After much exasperation on the credibility of surveys done by real estate consultants, I have taken to doing a consumer survey myself in recent months. It is a long questionnaire but the first question posed to respondents was a simple one: What is the first word that comes to your mind when you hear the word “builder”?
The overwhelming majority of respondents had extremely negative and nasty things to say about builders. Several were so abusive that they could not make it to the final video for the sheer language that was used (watch it here.) By the end of it, I got the distinct impression that most people believe the real estate industry is nearly as menacing as the COVID-19 virus.
There are legitimate reasons for this attitude towards the real estate industry. There is after all no other industry that has left as poor an impression on its customers as the real estate sector. For too long the best-case scenario for home buyers was that a home was merely delivered – even if the standard of offering was well-below the promised word.
The worst-case scenario, not uncommon earlier, was a developer taking the customer funds and merely siphoning it away. To be fair – this is not merely a Mumbai-specific phenomenon. Markets like Delhi-NCR would perhaps elicit even stronger sentiments.
What our survey found
Even though the responses to the survey were not surprising – the reason for putting this question at the top to respondents was a simple one: To gauge whether there is a gradual change in perception is setting in towards the industry? That’s because while there is a long long way to go, it is undeniable that the clean-up journey has begun. The fly-by-night operators are largely out of the game.
The barriers to entry for becoming a builder are becoming more stringent. Corporate developers have made their presence felt thereby uplifting the benchmark of the industry. Profitability levels are at an all-time low while regulatory supervision is at an all-time high – ensuring that only serious developers are initiating projects. Lenders have become proactive in pushing developers to be financially prudent.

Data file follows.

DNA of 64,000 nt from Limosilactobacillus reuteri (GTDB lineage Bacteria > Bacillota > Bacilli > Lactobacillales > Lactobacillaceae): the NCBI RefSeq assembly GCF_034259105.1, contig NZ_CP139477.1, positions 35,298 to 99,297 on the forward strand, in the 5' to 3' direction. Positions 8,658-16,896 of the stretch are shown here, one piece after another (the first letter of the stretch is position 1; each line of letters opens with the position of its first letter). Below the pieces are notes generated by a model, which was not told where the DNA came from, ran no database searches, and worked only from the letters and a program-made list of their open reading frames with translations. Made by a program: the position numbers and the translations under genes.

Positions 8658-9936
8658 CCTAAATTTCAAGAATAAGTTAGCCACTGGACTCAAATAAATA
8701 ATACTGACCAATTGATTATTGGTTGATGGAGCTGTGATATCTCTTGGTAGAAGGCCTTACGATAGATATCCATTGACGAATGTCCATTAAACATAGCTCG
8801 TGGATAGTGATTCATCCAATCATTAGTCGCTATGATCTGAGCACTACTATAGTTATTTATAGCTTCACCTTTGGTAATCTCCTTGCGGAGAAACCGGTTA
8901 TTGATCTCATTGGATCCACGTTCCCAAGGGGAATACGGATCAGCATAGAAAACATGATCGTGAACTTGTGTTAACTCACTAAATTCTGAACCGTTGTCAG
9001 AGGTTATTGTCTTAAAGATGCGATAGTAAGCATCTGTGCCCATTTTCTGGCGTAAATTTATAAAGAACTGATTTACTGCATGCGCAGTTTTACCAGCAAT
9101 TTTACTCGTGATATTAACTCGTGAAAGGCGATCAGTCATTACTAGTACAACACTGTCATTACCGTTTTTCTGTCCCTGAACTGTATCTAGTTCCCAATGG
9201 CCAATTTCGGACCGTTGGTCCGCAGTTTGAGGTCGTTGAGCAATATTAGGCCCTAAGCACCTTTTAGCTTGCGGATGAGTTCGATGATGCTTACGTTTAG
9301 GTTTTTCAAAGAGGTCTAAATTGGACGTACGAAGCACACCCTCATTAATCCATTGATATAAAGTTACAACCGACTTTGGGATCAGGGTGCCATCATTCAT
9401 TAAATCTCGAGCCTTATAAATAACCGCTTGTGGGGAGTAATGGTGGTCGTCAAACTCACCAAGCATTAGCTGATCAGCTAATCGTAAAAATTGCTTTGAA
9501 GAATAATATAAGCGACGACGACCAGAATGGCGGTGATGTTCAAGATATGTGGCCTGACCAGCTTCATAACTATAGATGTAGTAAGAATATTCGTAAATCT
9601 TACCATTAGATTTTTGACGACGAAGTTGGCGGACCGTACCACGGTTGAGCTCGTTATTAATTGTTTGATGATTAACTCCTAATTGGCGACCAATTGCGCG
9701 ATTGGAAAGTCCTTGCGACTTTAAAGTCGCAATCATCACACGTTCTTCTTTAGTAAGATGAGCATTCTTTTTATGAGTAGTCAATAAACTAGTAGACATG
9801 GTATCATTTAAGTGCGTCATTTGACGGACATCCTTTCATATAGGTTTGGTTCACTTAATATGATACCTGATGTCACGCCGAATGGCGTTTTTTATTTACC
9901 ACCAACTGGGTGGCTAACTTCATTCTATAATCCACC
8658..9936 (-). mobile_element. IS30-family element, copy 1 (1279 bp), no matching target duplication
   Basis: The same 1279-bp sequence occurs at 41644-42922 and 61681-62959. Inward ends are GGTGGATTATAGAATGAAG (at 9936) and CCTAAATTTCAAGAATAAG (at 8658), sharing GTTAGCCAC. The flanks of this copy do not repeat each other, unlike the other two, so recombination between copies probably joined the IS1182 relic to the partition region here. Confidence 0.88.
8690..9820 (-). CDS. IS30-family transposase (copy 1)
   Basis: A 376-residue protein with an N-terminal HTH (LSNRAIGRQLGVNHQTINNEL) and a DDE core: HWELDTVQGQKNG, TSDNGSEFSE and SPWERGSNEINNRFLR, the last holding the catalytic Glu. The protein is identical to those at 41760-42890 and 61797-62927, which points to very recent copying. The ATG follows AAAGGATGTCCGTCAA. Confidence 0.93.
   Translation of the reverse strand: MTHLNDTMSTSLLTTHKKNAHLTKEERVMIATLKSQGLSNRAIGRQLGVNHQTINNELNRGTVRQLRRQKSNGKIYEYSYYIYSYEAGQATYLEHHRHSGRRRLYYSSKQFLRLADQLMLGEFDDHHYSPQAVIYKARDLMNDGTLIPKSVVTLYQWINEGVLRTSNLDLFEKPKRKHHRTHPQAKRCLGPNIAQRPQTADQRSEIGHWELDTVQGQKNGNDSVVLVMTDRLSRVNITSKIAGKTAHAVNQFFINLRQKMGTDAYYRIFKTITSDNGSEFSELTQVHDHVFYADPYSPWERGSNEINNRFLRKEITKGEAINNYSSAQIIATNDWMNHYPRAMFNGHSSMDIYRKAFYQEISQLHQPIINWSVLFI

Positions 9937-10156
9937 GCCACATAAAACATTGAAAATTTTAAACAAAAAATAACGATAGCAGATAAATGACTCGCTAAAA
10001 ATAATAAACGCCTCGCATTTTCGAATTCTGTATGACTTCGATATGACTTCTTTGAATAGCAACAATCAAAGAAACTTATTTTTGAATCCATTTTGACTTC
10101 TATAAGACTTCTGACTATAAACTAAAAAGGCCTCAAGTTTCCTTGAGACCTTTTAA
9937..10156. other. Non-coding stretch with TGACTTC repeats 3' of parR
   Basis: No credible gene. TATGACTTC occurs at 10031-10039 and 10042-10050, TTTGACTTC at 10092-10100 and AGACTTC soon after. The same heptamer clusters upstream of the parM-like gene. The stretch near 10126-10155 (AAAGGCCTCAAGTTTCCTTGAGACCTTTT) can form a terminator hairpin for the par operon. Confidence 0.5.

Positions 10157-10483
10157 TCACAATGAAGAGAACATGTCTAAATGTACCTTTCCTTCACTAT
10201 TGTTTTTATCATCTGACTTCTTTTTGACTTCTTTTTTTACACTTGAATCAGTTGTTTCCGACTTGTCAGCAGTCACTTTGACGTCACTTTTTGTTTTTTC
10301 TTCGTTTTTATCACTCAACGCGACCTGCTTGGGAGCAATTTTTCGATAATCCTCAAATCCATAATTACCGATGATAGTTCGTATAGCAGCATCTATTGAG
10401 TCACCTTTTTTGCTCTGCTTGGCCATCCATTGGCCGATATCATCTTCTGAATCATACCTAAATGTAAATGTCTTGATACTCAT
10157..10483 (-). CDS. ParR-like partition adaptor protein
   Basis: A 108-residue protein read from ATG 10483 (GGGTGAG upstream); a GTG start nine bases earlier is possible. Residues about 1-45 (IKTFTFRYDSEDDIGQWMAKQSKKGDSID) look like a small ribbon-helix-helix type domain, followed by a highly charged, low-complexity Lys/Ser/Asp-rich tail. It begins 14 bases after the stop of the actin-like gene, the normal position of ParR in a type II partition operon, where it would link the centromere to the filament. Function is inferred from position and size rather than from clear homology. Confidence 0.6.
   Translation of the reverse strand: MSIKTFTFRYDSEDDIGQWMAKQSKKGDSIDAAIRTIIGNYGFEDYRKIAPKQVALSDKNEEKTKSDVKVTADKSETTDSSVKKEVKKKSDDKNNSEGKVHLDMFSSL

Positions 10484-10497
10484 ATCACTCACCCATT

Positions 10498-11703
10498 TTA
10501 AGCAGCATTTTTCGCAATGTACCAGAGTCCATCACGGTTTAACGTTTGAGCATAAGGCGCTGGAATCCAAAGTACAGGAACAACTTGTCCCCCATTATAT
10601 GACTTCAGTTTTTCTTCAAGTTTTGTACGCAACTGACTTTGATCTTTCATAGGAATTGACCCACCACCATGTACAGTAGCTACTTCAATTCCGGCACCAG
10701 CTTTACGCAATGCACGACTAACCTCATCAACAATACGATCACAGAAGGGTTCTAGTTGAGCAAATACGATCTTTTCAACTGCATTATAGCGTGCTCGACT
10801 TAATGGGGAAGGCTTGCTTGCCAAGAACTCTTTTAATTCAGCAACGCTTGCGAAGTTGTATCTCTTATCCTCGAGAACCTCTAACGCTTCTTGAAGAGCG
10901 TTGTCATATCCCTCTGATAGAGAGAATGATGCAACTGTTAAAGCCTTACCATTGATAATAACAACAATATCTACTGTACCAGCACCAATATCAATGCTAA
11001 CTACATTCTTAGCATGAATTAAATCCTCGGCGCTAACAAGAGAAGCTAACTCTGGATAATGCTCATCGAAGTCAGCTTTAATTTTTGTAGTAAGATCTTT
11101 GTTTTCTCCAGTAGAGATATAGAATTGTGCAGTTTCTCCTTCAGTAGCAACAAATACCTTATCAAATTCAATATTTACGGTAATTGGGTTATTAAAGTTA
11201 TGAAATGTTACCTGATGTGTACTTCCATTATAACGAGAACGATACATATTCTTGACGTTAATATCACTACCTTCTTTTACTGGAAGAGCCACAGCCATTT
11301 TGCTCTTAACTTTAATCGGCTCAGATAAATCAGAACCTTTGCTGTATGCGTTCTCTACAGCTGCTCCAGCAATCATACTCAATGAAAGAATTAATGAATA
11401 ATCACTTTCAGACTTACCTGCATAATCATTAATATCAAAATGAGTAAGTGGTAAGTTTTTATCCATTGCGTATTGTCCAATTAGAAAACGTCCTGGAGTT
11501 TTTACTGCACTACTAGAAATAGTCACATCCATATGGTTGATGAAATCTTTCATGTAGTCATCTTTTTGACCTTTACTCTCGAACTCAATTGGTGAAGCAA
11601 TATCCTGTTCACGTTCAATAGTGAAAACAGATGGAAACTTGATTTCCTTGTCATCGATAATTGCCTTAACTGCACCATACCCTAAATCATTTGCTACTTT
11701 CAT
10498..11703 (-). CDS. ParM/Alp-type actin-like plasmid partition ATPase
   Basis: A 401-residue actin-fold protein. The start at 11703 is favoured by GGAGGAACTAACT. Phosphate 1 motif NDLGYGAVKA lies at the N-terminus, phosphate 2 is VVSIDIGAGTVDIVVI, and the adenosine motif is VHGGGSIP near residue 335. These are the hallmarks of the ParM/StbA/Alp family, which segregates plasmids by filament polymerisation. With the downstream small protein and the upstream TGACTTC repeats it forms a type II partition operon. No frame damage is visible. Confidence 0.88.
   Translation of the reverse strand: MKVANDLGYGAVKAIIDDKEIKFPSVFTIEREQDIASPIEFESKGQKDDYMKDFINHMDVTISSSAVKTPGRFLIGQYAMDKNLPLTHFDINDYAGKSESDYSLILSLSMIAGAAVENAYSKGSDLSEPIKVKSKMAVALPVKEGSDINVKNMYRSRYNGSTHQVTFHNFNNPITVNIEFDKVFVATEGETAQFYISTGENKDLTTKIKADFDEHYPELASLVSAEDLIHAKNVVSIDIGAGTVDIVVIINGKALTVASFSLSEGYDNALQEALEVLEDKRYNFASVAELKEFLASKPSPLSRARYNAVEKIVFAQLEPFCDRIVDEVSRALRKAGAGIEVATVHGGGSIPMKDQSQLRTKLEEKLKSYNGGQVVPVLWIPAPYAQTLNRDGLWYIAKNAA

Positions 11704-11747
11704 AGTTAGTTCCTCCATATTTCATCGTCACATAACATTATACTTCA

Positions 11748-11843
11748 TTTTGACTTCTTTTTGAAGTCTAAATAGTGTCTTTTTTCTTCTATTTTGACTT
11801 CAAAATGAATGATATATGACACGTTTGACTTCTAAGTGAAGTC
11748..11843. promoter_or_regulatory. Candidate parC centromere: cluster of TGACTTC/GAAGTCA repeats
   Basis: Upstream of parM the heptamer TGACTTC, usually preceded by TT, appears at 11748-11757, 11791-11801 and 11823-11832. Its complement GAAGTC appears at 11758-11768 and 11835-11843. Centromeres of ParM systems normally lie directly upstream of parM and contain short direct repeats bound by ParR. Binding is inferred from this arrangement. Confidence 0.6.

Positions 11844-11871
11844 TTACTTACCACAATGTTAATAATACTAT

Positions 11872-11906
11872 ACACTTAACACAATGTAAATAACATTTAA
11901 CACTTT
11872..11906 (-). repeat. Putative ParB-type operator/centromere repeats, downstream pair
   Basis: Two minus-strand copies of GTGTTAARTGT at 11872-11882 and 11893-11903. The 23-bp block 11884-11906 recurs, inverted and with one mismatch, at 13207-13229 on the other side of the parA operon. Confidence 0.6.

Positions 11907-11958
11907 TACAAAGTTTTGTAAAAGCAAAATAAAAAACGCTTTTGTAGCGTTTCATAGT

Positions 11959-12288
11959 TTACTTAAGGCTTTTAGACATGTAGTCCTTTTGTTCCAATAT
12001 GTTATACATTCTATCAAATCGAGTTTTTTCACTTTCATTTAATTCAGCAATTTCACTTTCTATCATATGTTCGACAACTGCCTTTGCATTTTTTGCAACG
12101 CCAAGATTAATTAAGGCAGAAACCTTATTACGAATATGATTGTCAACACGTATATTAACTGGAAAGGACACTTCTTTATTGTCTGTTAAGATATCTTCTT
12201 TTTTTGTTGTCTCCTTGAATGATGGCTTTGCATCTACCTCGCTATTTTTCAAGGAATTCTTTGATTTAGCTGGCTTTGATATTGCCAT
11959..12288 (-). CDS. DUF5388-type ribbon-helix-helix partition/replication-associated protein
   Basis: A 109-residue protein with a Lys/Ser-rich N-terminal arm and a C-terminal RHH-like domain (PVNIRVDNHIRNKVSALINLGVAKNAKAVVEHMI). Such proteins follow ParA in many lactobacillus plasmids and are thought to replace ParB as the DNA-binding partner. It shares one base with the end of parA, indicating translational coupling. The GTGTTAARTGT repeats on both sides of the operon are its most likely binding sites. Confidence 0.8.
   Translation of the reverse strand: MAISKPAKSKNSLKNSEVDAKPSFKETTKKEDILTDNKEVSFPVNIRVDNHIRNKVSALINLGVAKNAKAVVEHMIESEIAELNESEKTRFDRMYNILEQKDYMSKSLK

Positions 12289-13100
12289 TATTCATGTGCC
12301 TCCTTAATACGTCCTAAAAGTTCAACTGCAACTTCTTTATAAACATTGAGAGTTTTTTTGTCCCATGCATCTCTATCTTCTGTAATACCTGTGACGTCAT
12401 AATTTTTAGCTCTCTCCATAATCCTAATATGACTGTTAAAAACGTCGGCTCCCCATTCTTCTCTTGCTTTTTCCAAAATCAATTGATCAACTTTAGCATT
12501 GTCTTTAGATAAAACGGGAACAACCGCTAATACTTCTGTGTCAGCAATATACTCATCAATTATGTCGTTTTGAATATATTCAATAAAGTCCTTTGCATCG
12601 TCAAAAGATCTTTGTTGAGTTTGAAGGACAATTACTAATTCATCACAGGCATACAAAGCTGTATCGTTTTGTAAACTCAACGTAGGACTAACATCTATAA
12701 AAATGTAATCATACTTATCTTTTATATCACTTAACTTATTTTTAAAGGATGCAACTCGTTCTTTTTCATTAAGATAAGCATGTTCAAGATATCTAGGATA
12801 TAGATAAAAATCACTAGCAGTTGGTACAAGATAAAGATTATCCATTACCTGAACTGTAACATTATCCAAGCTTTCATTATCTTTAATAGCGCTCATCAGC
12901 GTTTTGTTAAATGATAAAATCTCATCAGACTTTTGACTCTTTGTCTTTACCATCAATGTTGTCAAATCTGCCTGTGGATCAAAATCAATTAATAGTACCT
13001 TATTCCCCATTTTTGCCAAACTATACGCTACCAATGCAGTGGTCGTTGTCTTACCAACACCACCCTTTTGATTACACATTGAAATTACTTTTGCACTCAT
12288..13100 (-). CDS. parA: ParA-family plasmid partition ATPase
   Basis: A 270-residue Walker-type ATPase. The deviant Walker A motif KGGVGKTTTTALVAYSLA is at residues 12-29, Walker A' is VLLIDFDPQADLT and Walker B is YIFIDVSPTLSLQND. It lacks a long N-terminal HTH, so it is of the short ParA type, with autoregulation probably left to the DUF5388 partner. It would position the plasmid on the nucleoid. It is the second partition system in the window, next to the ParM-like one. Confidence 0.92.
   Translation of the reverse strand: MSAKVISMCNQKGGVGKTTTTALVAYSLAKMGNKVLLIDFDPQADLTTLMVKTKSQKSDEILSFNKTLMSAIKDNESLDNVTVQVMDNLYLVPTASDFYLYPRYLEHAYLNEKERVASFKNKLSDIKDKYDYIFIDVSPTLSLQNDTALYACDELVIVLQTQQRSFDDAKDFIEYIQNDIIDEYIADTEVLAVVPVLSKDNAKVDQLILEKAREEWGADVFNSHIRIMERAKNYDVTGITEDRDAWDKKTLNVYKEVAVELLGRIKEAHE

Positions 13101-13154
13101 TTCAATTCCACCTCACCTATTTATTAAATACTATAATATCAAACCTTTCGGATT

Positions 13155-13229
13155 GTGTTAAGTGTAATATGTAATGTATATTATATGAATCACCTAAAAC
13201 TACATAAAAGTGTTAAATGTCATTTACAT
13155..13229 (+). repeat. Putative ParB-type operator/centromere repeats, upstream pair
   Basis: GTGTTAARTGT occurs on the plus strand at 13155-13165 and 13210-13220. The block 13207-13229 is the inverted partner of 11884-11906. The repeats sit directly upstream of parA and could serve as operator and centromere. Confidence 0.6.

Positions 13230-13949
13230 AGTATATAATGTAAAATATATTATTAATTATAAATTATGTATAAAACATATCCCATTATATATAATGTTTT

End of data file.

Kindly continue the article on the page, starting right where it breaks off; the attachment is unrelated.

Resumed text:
With this progress – one would think that the reputation of the industry would have moved slightly to the positive at least. Why then is the reputation yet in tatters of the industry? There are no straightforward answers to this – but in my view there are broadly three reasons for this.
First is the simple reason that in any sphere perceptions take longer to change than reality – especially if perception has been negative earlier. Suspicion lingers for long and needs to be dispelled ferociously and consistently for an opinion change to happen.
Secondly – the improvement on the ground has been only to a limited degree. There are many developers who don’t deserve the acceptance they have received but have yet managed to – for a variety of reasons.
Thirdly – the old guard of the industry, with minor exceptions, have not yet adapted to the new reality. Their successors – often the children of the promoters – have disappointed. Instead of creating a new template for operation, far too many of them have gone back to the old template followed earlier.
Can the reputation change?
It certainly can. And if the trend of greater regulatory supervision and standardized policy norms continues – the industry can see greater acceptance from the common man.
There are two ways to do it.
1) One is by tackling the ground reality wherein more industry participants raise the level of their game. These participants include “branded” as well as “unbranded” developers. As much as unbranded developers have disappointed – the bigger disappointment has been with the conduct of many branded developers. Several home buyers who have paid a premium to them have found the experience – far from satisfactory. My guess is that when 1/3rd of the industry starts providing an experience that is without any tricks and mischief, the perception tide will start changing. If and when around ½ of the developer community comes up the curve – then the industry is set for a revolution.
2) Reality is important. But for it to capture popular imagination needs a cohesive narrative. And in this regard the industry associations and stakeholders have been short-sighted. There is too much time and effort spent with corporators. And too little time spent with society. Upgrades and achievements need to be highlighted at the industry-level. Clean-up initiatives need to be marketed.The common man may today have an alarming opinion of the industry. They may even consider them to be as frightening as the COVID-19 virus. The industry has to start showing that they are the vaccine. It can be done.